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Stubby’s winning curling stones donated to Fergus club

Donation - Left to right are Brandon Bryce, great grandson of Stubby; Joy Bryce; Dave Bryce, grandson of Stubby; Beth Henderson, grand-daughter; Ryan Bryce, great grandson; Fergus Curling Club president Avon Giddings; Bruce Hawkins and piper Mark Cripps.  Photo by Bill Longshaw

Stubby’s winning curling stones donated to Fergus club

by Bruce Hawkins and Bill Longshaw

FERGUS - The grand-daughter of legendary Fergus athlete John (Stubby) Graham has donated the stones he used to win the Ontario Tankard in 1899 to the Fergus Curling Club for posterity.

Beth Henderson called to club to arrange the donation of a number of pieces of memorabilia.

On March 27, president Avon Giddings, Bruce Hawkins, piper Mark Cripps and past member Bill Longshaw travelled to Varney, south of Durham, to collect the curling rocks.

They were used 120 years ago in the one and only Ontario Tankard ever won by Fergus. Graham belonged to the Fergus Curling Club and competed in many Ontario Tankards up to 1945.

He was an avid curler, lacrosse player, and champion speed skater in his lifetime.

He was born in Fergus in 1872. He began curling when he was 13 years old and curled until he was over 75.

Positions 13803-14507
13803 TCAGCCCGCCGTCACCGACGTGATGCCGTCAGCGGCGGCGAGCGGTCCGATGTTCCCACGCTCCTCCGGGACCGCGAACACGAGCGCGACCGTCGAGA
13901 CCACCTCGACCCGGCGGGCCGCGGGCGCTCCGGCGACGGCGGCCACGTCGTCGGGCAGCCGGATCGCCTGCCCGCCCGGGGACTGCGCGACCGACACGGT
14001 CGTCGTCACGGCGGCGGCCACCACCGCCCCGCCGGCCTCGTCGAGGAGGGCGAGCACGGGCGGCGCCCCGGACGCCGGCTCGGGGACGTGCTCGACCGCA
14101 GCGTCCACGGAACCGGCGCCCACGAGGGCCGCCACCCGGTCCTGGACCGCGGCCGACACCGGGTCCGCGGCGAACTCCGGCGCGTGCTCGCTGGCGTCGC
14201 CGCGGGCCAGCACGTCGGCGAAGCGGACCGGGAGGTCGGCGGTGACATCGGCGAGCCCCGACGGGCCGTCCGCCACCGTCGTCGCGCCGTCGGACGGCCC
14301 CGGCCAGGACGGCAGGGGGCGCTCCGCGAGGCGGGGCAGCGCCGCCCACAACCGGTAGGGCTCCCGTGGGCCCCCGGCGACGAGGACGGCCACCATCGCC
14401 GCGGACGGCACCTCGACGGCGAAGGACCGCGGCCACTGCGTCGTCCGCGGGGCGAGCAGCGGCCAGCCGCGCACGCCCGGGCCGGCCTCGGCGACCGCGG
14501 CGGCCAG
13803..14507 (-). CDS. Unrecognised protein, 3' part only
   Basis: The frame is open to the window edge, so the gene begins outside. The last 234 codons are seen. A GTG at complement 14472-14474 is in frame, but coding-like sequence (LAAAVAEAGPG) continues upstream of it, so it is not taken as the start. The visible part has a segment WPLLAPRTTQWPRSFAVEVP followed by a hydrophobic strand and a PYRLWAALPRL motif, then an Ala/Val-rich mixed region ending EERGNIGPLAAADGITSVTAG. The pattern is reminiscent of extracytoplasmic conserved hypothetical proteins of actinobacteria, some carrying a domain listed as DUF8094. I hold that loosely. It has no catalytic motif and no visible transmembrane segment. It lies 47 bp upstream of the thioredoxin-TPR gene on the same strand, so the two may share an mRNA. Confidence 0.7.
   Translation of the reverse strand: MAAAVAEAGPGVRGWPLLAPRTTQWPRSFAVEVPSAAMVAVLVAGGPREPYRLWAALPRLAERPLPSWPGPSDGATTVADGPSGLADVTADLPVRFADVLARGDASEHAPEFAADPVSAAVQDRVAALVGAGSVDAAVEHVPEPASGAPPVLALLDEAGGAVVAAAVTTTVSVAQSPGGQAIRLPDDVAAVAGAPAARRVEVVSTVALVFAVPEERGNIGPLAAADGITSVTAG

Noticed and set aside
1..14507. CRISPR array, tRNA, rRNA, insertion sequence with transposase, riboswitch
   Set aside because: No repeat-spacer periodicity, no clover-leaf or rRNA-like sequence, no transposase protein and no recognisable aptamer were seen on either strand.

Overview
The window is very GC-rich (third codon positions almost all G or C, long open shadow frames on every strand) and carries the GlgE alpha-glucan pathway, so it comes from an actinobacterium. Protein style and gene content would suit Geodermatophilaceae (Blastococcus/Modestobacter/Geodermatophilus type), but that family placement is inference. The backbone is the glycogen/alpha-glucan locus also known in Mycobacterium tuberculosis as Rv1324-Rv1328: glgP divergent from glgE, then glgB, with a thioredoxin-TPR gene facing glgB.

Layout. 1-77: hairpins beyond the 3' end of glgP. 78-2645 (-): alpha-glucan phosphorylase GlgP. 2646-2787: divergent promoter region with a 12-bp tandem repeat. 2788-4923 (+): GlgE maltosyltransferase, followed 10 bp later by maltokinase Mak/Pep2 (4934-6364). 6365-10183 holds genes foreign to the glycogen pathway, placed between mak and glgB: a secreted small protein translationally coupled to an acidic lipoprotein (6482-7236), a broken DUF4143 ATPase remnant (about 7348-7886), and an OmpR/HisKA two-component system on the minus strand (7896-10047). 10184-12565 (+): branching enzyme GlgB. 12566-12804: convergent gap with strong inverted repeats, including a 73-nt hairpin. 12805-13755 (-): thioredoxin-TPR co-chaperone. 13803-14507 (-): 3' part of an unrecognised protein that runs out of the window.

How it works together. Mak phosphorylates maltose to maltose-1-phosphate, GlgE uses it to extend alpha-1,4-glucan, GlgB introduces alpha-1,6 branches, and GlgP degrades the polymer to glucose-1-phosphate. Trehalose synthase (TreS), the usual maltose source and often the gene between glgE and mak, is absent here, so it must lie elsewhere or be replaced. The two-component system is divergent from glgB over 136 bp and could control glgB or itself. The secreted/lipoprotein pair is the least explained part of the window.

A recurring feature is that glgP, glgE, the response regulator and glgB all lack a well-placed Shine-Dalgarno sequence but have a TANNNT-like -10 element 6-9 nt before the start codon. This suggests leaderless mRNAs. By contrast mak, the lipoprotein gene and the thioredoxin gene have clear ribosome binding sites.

In the early days of curling, curlers purchased their own rocks and carried them in a wooden box when they went to the club or a bonspiel.

Each of the two rocks weighed about 44 pounds, so with the box, it was about 100 pounds which they lugged from town to town on the train. The bonspiels in those days consisted of 16 ends, a real marathon of curling prowess.

In 1947 at the Toronto Curling Club, Stubby battled his way to the finals of the Ontario Silver Tankard at the age of 75, but unfortunately came out second.

This was the second year in a row he did this. In 1899 his team won the tankard with him playing second.

In 1888 he was quite an ice skater too. He defeated another gentleman in Collingwood in a five-mile match race and was crowned champion of Ontario at the age of 16 with a record that still stands.

He got into lacrosse and in 1893 played on the Fergus Thistle Lacrosse Team that won the district championship. He competed many times for the Ontario trophy and retired at the age of 51. He played on the Canadian National team.

Jim “Flick” Graham, Stubbys fifth son, was also a notable lacrosse player.

In 1945 Stubby was awarded a lifetime membership to the Fergus and Ontario Curling Association.

Ontario premier Leslie Frost visited the Fergus Club to present the club’s 125th anniversary pin to him.

He passed away in 1963 at the age of 91 and was inducted into the Fergus Sports Hall of Fame in 1986.

April 12, 2019

 
 

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